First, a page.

- Poster presentation
- Open Access
PK/PD modeling supports the dose-escalation decision in VIKING
© Lovern et al; licensee BioMed Central Ltd. 2010
- Published: 8 November 2010
- Virologic Response
- Visual Predictive Check
- Indirect Response Model
- Log10 Viral Load
In the VIKING study a 50 mg once daily regimen of the next generation HIV integrase inhibitor (INI) S/GSK1349572 (572) exhibited promising antiviral activity in an initial cohort (Cohort I) of treatment-experienced subjects with documented raltegravir (RAL) resistance. The purpose of this work was to evaluate via simulation techniques whether improved virologic responses could be achieved with higher doses in a second cohort (Cohort II) by utilizing pharmacokinetic (PK) and pharmacodynamic (PD) models derived using Cohort I data.
Interim PK data from VIKING Cohort I were combined with data from Phase 1 and 2a studies in healthy and HIV+, INI-naïve subjects, respectively; data were analyzed using a linear two-compartment PK model. The population PK/PD analysis incorporated log10 HIV-1 RNA viral load (VL) sampled throughout 10 days of dosing during the Phase 2a and VIKING studies. The VL was modelled using an indirect response model in which the 572 plasma concentrations inhibited HIV-1 RNA production. Final PK and PK/PD models were validated using the visual predictive check (VPC) technique. Two sets of simulations were used to predict responder percentage for dose regimens proposed for Cohort II of VIKING. First, change from baseline in log10 VL (ΔVL) at Day 11 was simulated for cohorts of 1000 subjects for each dose regimen according to different fixed levels of baseline fold change (FC) in 572 IC50 from wild type virus. The second set of simulations predicted responder percentages for clinical RAL-resistant HIV populations with diverse 572 susceptibilities. The data were well-described by the respective models. Model parameters were generally well-determined and VPC plots verified predictive performance.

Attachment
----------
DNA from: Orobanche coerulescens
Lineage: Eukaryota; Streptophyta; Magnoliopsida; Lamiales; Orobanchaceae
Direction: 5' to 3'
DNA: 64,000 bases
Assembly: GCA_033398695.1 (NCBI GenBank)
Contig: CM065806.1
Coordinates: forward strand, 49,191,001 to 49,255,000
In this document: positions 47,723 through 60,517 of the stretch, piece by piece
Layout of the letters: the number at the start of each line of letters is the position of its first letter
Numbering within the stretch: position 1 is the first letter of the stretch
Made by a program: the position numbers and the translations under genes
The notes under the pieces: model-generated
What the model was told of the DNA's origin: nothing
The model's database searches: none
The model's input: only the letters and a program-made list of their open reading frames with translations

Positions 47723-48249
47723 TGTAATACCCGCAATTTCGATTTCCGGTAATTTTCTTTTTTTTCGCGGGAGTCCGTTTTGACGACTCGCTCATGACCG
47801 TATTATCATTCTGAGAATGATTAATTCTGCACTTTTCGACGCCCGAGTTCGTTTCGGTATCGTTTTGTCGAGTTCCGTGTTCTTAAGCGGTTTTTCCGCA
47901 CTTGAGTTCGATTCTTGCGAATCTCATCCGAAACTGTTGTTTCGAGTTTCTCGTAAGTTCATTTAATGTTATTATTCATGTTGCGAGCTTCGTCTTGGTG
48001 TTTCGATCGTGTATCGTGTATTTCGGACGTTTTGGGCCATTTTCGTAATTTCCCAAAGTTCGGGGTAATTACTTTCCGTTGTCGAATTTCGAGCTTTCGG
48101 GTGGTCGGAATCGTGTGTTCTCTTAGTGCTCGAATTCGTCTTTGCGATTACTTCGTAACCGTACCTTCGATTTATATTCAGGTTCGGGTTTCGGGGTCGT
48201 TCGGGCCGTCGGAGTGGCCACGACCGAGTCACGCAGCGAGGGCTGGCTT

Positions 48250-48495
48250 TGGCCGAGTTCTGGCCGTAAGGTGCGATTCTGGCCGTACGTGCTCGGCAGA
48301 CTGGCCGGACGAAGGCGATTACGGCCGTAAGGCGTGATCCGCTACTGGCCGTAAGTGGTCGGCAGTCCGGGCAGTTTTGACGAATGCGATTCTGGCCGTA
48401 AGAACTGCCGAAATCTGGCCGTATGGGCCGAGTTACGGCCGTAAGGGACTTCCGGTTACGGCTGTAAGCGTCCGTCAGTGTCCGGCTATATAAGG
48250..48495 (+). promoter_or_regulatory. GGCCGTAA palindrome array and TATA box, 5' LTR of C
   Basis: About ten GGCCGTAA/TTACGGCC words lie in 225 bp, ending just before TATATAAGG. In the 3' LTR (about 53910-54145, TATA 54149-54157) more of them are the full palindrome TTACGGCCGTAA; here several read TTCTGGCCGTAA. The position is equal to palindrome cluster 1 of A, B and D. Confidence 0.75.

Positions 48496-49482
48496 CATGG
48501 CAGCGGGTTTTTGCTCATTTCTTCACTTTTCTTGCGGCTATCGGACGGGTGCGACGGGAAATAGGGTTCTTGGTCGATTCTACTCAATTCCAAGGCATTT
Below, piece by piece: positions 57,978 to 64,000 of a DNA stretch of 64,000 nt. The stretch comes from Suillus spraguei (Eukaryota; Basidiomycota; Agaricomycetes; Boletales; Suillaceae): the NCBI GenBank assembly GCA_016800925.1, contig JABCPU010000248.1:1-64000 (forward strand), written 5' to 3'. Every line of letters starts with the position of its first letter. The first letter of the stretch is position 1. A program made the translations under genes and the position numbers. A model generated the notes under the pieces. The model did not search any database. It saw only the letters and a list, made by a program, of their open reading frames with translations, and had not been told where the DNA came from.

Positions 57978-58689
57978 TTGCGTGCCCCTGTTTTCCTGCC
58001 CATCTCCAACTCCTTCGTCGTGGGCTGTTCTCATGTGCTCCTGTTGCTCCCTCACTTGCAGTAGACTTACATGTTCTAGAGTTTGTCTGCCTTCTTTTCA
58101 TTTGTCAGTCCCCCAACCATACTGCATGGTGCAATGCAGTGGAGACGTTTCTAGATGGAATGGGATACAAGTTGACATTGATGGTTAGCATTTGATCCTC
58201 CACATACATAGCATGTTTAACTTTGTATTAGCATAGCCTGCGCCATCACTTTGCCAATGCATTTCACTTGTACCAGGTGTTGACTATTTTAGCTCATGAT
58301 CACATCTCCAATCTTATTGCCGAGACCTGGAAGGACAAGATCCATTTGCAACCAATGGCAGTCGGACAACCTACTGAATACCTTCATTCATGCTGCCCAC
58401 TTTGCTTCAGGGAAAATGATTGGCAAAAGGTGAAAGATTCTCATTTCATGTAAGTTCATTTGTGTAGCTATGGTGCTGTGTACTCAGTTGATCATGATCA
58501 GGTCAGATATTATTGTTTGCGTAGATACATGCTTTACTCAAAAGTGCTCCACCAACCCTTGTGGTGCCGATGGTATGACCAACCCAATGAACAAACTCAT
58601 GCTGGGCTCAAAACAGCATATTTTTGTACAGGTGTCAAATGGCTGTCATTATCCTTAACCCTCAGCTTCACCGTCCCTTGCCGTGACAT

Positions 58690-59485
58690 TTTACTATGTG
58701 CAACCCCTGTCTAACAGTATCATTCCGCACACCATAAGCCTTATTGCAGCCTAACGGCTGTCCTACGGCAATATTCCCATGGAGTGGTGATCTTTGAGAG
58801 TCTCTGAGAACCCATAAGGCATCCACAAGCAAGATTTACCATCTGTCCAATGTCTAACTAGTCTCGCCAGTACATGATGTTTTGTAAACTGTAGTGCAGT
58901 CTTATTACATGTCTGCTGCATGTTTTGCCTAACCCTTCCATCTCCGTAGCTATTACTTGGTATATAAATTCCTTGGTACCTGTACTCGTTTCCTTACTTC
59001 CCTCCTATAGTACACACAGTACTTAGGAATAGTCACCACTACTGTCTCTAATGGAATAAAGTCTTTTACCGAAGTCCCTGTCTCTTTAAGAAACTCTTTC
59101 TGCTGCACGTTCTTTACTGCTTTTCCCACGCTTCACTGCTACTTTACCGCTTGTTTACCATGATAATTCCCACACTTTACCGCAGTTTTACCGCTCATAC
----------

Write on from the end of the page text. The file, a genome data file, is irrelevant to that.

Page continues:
Simulations predicted increasing the dose regimen from 50 mg once daily to 50 mg twice daily would increase the percentage of patients with FC=8 that achieved ≥ 1.5 log10 ΔVL at Day 11 by ~28%. Similarly, improvements in response of ~20% and ~18% were predicted for patient populations with HIV resistance profiles observed in RAL PhIIb and BENCHMRK virologic failure and VIKING screening populations, respectively. Our models predict 572 50mg twice daily will appreciably increase Day11 virologic responses in RAL-resistant subjects, supporting the dosing strategy for the ongoing Cohort II. 572 shows promise to demonstrate further the activity in this difficult to treat patient population.
This article is published under license to BioMed Central Ltd. This is an open access article distributed under the terms of the Creative Commons Attribution License (http://creativecommons.org/licenses/by/2.0), which permits unrestricted use, distribution, and reproduction in any medium, provided the original work is properly cited.